Research in Engineering Design

, Volume 15, Issue 3, pp 139–154 | Cite as

Postponing design processes in unpredictable environments

Original Paper

Abstract

This work explores the effectiveness of design postponement in the concept development of large-scale engineering projects. Our empirical research shows limited use of postponement in semiconductor fabrication facility (‘fab’) projects despite evidence that the customer inevitably requests design criteria changes in the project’s life. We simulate fab concept development as a 2-stage process—conceptualization followed by design. We find that postponing the start of design in relation to the completion of conceptualization reduces the average resources spent on design and the variability in the concept development duration but increases the average concept development duration. A sensitivity analysis on the postponement lag duration indicates, however, that some degree of postponement may allow reducing design rework without increasing the risk of overrunning the project completion date, in comparison to the risk with early commitment. Further, simulation indicates that the effectiveness of postponement decreases as designers’ capability to reuse work increases.

Keywords

Design Postponement Large-scale engineering design Uncertainty Project management Design reuse Change 

References

  1. Bhattacharya S, Krishnan V, and Mahajan V (1998) Managing new product definition in high velocity environments. Manage Sci 44(11):50–64Google Scholar
  2. Chase RB, Aquilano NJ, Jacobs FR (1998) Production and operations management: Manufacturing and services. McGraw-Hill, New YorkGoogle Scholar
  3. Clark KB, Fujimoto T (1991) Product development performance: Strategy, organization, and management in the world auto industry. Harvard Business School Press, Boston, MAGoogle Scholar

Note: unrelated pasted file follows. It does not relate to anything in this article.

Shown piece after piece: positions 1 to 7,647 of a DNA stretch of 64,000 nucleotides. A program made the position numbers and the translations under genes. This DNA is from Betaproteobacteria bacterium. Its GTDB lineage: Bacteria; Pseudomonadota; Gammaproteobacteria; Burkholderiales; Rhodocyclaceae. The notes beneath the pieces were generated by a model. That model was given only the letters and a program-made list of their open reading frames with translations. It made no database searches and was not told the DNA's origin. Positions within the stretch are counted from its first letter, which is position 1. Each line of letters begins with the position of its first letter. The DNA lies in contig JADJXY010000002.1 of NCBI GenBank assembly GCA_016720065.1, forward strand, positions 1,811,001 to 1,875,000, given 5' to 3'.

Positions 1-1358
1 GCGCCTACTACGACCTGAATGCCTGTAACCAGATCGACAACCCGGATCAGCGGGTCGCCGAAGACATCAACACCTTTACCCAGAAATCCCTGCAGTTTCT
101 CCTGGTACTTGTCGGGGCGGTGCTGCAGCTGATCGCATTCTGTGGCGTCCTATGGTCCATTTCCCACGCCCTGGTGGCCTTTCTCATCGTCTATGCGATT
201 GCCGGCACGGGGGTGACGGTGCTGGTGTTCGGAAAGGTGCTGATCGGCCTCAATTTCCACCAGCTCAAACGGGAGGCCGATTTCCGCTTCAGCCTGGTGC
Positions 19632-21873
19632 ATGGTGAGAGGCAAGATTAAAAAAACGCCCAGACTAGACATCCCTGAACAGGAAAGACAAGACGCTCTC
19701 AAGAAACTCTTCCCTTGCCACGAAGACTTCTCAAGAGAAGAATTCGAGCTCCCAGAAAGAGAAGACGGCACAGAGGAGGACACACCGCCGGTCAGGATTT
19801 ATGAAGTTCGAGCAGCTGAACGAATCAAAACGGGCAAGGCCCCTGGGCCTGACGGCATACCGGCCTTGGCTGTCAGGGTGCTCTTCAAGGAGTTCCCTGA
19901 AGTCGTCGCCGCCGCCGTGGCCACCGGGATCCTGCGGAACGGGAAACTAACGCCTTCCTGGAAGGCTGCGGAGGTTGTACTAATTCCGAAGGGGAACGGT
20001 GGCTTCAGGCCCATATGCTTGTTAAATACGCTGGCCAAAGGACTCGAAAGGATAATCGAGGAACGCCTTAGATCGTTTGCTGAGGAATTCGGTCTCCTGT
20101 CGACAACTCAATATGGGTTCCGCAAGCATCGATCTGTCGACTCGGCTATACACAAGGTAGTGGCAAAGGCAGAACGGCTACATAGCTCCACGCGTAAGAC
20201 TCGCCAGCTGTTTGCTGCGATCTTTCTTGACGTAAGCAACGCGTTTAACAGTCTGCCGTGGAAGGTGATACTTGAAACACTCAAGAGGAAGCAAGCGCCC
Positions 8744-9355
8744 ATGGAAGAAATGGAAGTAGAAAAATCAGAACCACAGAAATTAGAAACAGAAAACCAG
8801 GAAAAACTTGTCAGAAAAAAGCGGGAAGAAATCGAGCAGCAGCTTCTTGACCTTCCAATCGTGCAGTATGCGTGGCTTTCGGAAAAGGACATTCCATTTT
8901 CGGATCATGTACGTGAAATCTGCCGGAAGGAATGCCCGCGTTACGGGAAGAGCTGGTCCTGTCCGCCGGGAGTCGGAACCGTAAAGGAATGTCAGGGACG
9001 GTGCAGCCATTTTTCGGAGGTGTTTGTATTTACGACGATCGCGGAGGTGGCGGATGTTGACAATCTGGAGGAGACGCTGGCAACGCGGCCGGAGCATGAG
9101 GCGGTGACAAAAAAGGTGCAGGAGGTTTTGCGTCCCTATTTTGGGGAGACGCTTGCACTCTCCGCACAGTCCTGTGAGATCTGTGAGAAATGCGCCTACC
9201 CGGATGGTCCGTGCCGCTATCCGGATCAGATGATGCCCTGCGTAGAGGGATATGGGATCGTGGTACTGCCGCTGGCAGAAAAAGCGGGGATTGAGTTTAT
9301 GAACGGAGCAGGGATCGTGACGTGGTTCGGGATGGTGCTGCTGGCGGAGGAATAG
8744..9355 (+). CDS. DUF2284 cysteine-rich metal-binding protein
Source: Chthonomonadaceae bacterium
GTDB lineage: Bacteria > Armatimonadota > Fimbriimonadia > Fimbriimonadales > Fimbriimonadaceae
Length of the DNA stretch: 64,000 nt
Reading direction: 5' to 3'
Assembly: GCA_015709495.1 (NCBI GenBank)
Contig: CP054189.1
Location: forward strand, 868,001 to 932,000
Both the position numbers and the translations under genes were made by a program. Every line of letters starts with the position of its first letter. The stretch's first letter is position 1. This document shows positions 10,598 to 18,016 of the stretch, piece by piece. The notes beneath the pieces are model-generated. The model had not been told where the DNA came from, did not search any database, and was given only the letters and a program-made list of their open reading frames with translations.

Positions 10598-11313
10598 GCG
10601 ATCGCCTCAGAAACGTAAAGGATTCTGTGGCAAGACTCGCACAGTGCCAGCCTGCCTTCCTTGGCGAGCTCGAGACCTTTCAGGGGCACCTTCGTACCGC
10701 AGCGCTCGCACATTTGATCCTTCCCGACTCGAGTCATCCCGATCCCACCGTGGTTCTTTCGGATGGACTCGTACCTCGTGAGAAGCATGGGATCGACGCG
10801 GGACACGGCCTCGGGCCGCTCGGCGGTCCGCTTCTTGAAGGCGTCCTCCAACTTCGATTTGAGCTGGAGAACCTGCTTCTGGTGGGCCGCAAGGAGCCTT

4. Eisenhardt MK, Tabrizi BN (1995) Accelerating adaptive processes: Product innovation in the global computer industry. Adm Sci Q 40:84–110Google Scholar
  5. Eppinger SD, Whitney DE, Smith R, Gebala D (1994) A model-based method for organizing tasks in product development. Res Eng Des 6(1):1–13Google Scholar
  6. Gil N (2001) Product-process development simulation to support specialty contractor involvement in early design. Dissertation, Civil and Environmental Engineering, University of California at BerkeleyGoogle Scholar
  7. Ha AY, Porteus EL (1995) Optimal timing of reviews in concurrent design for manufacturability. Manage Sci 41(9):1431–1447Google Scholar
  8. Hopp WJ, Spearman ML (1996) Factory physics: Foundations of manufacturing management. McGraw-Hill, New YorkGoogle Scholar
  9. Iansiti M (1995) Shooting the rapids: Managing product development in turbulent environments. Calif Manage Rev 38(1):37–58Google Scholar
  10. Jacome M, Peixoto H, Royo A, Lopez J (1999) The design space layer: Supporting early design space exploration for core-based designs. In: Design, automation and test in Europe (DATE ‘99), Germany, pp 676–685Google Scholar
  11. Jick TD (1979) Mixing qualitative and quantitative methods: Triangulation in action. Adm Sci Q 24 Dec(4):602–612Google Scholar